This is a reprint of a post which appeared in this blog in November 2009.
Count on Agatha Christie to see the dark side of Christmas.
In a short letter which prefaces Hercule Poirot's Christmas, Christie writes, "My dear James . . . You complained that my murders were getting too refined--anaemic, in fact. You yearned for a 'good violent murder with lots of blood'. A murder where there was no doubt about it being murder!
"So this is your special story--written for you. I hope it may please. Your affectionate sister-in-law, Agatha."
And that's what she provides. This is the story of Simeon Lee, a malicious old man who gathers his feuding family around him in his castle-like mansion at Christmas.
Being the malcontent he is, he arranges for them to overhear a conversation with his lawyer in which he says he intends to change his will.
Add into the story a couple of almost-strangers--an as-yet-unmet granddaughter and the son of a former business partner, along with the rest of the long-feuding family, and you have what would naturally make for a murderous Christmas.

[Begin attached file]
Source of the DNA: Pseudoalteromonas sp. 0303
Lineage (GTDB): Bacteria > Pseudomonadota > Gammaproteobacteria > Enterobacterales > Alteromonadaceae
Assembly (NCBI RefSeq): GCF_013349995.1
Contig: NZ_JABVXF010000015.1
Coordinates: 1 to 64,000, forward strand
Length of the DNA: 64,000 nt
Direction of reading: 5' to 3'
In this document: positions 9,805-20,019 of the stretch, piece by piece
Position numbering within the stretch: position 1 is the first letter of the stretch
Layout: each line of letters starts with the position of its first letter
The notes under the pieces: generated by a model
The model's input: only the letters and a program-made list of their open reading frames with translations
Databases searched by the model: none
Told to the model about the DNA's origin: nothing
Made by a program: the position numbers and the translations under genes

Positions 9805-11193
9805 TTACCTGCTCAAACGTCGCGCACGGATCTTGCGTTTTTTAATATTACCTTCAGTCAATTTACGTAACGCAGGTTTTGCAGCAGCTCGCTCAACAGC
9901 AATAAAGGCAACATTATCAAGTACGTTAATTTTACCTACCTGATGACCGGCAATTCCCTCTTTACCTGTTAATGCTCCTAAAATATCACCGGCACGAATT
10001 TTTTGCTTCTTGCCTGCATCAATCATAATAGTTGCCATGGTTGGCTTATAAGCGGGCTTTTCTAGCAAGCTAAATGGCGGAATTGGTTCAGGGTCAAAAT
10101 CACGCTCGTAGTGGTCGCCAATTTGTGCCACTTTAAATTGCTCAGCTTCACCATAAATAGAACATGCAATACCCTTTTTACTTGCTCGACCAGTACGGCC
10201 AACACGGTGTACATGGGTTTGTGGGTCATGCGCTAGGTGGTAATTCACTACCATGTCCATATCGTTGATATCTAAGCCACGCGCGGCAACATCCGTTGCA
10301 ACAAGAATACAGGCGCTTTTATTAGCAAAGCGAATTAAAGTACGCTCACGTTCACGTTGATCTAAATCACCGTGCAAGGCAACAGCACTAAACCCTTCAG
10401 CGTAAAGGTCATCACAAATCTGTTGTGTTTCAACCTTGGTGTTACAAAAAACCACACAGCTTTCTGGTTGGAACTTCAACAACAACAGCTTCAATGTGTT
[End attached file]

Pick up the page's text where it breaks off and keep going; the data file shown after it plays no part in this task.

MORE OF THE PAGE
When someone murders Lee, the family calls the police, along with Hercule Poirot, to solve the murder.
I'd forgotten what a firm grasp Christie has of evil.
She often hides her intimate understanding of human nature in the puzzle-like quality of her stories, but if you look closely enough, real human evil is almost always there.
At one point, an admiring character says of Poirot, "Yes. You know, it was really amazing the way everything fell into place when he explained it." And another replies, "I know. Like when you finish a jig-saw puzzle and all the queer-shaped bits you swear won't fit in anywhere find their places quite naturally."
But the truth is, it wasn't the puzzle which appealed to me in this story. It was the almost unadulterated evil Simeon Lee unleashed in his family at Christmas.
I am often bored with (or find fantastic and fail to believe) Agatha Christie's puzzles. But her grasp of evil is something I can understand. What a brilliant (and probably troubled) woman she was!
This book's copyright is 1939. I found it interesting to read seventy years later.